1. Blockquoting Text: This change has already been implemented in the test version, but it makes sense. Text that’s copied from the site being pulled from should be put in block quotes, both to ensure it is properly attributed and to discourage the use of excessive text.
  2. Limiting Text Use: While there’s no hard and fast rule for how much text a person can use before it becomes an infringement, there’s little reason for someone to be copying hundreds or thousands of words of text at a time. Limiting the text that can be quoted makes sense. Even if the limit isn’t a firm one and only comes with a warning, it would alert users that, perhaps, they should think of using less.
  3. Limiting Image Size/End Hotlinking: Right now, when Press This pulls images in from the original site, there’s no limit to the image size. For example, going back to the Mashable story above, Press This pulls down the full large image, hotlinking it from the source. While the hot linking is disturbing, so is the needless use of full images when a thumbnail would work fine. It’s better to host a thumbnail on your server and link to the original page with the image (as well as the text link) than to embed full sized images, especially as hotlines.
  4. Consider Creative Commons: One situation that the text limitations could go out the window is with Creative Commons Licensed work. Since CC licenses have a machine-readable component that could be detected by Press This, the tool could be used to detect and use CC-licensed material and generate compliant attribution notices. However, this would have to be done with care as many sites, this one included, have CC-licensed text but images under a different license.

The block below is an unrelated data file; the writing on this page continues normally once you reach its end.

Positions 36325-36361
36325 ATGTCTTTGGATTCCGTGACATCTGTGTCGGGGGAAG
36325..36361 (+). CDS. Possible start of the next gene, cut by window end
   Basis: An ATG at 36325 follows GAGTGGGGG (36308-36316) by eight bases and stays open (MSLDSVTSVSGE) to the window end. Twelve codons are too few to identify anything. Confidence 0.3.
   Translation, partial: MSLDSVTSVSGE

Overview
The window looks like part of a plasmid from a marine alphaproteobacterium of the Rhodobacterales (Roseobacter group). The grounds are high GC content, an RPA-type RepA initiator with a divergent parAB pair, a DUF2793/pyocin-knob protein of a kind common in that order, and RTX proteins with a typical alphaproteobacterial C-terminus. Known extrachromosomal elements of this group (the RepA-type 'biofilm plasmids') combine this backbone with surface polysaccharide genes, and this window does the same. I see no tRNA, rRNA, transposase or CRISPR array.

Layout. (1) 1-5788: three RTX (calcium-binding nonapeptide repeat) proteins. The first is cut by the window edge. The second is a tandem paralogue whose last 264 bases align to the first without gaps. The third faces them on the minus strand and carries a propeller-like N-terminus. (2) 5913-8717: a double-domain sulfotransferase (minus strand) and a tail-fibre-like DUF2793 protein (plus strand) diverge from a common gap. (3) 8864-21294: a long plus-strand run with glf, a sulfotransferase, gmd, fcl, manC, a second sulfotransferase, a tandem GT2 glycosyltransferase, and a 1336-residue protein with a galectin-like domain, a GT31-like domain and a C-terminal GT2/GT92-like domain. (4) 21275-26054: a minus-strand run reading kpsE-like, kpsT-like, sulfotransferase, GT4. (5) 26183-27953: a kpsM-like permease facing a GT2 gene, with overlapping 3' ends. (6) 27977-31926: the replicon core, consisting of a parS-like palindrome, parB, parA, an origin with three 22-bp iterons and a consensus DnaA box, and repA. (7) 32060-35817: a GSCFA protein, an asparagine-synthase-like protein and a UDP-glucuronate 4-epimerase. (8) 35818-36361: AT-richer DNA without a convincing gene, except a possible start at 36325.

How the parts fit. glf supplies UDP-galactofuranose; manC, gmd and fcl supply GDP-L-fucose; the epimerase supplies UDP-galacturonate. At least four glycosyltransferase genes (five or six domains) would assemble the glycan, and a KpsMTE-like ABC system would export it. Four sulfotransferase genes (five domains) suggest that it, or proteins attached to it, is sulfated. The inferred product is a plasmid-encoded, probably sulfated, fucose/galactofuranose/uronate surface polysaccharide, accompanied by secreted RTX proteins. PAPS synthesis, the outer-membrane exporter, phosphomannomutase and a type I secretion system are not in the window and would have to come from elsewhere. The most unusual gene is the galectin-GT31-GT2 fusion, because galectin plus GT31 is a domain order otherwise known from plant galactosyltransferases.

5. Clear Warnings: One of the things Best mentioned is that Press This could easily add warnings to its information encouraging users to be responsible with it. This would not only reduce infringement, but also help protect its developers.

The goal of all of this is not to 100% prevent Press This from being used for infringement, but to turn Press This into a tool that steers people to legitimate (or at least more legitimate) use of other people’s work.

While it may seem to be a small victory, given the confusion that exists online, it can make a great deal of difference to those who use it.

Bottom Line

From a legal standpoint, Press This probably has a great deal of protection. While it needs to be careful how it markets itself (as does just about every product that can possibly used to infringe), it does have significant non-infringing uses and any infringement that is done through it would, most likely, be the sole fault of the person who used it.

That being said, Automattic and the developers of Press This have a great opportunity here to turn Press This not just into a tool that makes sharing easier, but a tool that can encourage proper content use.

One of the things I’ve liked best about the WordPress community is that they haven’t just done what’s legal or necessary, but what’s right. They have always been invested in making the Internet better and here is another way they can do it.

So hopefully, with Press This getting an overhaul, they’ll take the chance to do just that and not only improve the tool, but improve the Web a little bit by steering people away from infringement and more toward cooperative uses of content.

Big thanks to Victor Miller at The Word in Print for alerting me to this story.